An odd "scrub bird"

To: Birding Aus <>
Subject: An odd "scrub bird"
From: L&L Knight <>
Date: Mon, 24 Mar 2008 17:53:45 +1000
Being a hard core bushwalker, I made the most of the opportunity to spend Easter on the Ballow Rim [SEQ - NSW on the other side of the ridge in parts]. Arguably, the paired Mounts Barney and Ballow make up the best mountain complex [volcanic massif] with over a dozen named summits between them. Briefly, the route involved going up Barney Ck from the Upper Portals to Ballow Ck, then up a long viney ridge to Nothofagus Pk, along to Double Peak, down to Ballow Ck, and out via Cedar Pass.

There aren't a lot of birds to be seen while bushwalking in that area, but I had good views of a pair of Albert's on Junction Peak [~1300 metres]. Most of the lyrebirds I heard this weekend were "gronking" and I started "talking" to one calling near the summit. I saw one bird perched in a tree, then realised that there were two perched side by side [the first time I've seen that]. Alberts are very agile in trees - they run along branches and can bound up several branches in no time. For a large bird, they don't make a lot of noise when they move about - I was watching one on a branch about 20 metres away when noticed a branch swaying 8 metres away - the other bird was peering at me - it had crept up "under the cover" of it's mate's calling. Cute.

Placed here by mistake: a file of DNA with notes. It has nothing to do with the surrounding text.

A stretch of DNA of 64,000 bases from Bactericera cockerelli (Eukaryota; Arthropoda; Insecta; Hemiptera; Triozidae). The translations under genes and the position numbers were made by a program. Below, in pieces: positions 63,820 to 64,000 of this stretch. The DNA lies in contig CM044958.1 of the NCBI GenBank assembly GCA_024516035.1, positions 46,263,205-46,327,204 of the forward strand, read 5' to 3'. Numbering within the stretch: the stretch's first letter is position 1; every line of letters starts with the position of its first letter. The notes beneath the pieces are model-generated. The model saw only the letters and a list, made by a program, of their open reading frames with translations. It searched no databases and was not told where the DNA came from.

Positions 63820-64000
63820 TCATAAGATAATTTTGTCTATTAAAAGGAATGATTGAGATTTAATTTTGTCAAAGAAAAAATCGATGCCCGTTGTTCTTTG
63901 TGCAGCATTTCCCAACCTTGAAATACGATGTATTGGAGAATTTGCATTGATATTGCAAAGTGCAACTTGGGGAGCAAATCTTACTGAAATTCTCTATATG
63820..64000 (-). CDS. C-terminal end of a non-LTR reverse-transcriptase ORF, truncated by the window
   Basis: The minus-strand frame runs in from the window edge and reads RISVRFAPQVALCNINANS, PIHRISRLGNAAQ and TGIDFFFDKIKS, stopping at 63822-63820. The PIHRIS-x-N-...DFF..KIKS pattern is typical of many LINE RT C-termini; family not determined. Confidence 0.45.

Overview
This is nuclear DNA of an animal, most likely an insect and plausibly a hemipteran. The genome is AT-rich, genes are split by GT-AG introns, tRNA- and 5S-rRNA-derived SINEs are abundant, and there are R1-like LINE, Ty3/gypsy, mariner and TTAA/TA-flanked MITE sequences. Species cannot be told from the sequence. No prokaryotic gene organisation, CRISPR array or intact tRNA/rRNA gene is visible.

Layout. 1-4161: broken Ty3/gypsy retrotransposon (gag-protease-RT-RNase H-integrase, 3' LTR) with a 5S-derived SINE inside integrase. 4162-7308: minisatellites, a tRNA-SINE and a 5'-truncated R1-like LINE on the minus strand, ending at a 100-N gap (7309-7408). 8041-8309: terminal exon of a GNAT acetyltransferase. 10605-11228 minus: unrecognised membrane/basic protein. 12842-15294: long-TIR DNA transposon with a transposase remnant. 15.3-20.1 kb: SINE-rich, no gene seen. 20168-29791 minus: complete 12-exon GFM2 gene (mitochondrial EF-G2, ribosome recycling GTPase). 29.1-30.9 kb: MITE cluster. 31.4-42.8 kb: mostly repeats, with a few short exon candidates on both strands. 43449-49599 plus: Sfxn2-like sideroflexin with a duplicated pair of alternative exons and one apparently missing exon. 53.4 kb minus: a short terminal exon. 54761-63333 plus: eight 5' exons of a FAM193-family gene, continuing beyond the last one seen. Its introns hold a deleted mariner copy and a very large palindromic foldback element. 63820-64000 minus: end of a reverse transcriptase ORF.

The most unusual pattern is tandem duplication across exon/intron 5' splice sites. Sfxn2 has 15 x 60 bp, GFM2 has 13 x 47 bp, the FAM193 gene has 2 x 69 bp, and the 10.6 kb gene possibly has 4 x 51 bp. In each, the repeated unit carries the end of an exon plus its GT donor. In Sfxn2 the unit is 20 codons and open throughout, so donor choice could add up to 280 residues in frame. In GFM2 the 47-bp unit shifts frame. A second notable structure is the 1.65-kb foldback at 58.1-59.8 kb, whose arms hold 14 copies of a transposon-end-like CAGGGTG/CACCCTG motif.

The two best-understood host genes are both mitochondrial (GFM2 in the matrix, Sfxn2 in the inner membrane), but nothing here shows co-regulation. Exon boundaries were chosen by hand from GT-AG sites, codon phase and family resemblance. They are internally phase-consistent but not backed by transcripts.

I also saw a small chocolate-coloured bird scurrying mouse-like along the floor of the nothofagus forest on Junction Peak. I didn't have binoculars with me at the time [I had wandered over to send a text message to a friend who hadn't taken up the offer to come on the walk], but I was close enough to have fair bare-eyed views. I noticed that it was dark-eyed, cock-tailed and it really zipped along a log. I could rule out the three scrub-wren species. Rufous Scrub Bird was the closest fit that I could think of, though I thought the tail was a bit shorter than I remembered [left the field guide at home and haven't seen one for a couple of years - been seeing bristlebirds and grasswrens instead]. I'm pretty sure the bird was checking me out, as I started "talking" to it when I first heard it call [not a loud territorial call]. The other interesting thing about the bird was that it was oscillating through a 70 degree V at one stage. There were no other birds about, so it was not part of a flock.

I would be interested if anyone has can make some informed speculations.

Regards, Laurie.

PS, I got a few shots of a dark brown 8 cm long frog this morning if any one is interested. It jumped close to two metres when I disturbed it.


To unsubscribe from this mailing list, send the message: unsubscribe (in the body of the message, with no Subject line)

<Prev in Thread] Current Thread [Next in Thread>
  • An odd "scrub bird", L&L Knight <=

The University of NSW School of Computer and Engineering takes no responsibility for the contents of this archive. It is purely a compilation of material sent by many people to the birding-aus mailing list. It has not been checked for accuracy nor its content verified in any way. If you wish to get material removed from the archive or have other queries about the archive e-mail Andrew Taylor at this address: andrewt@cse.unsw.EDU.AU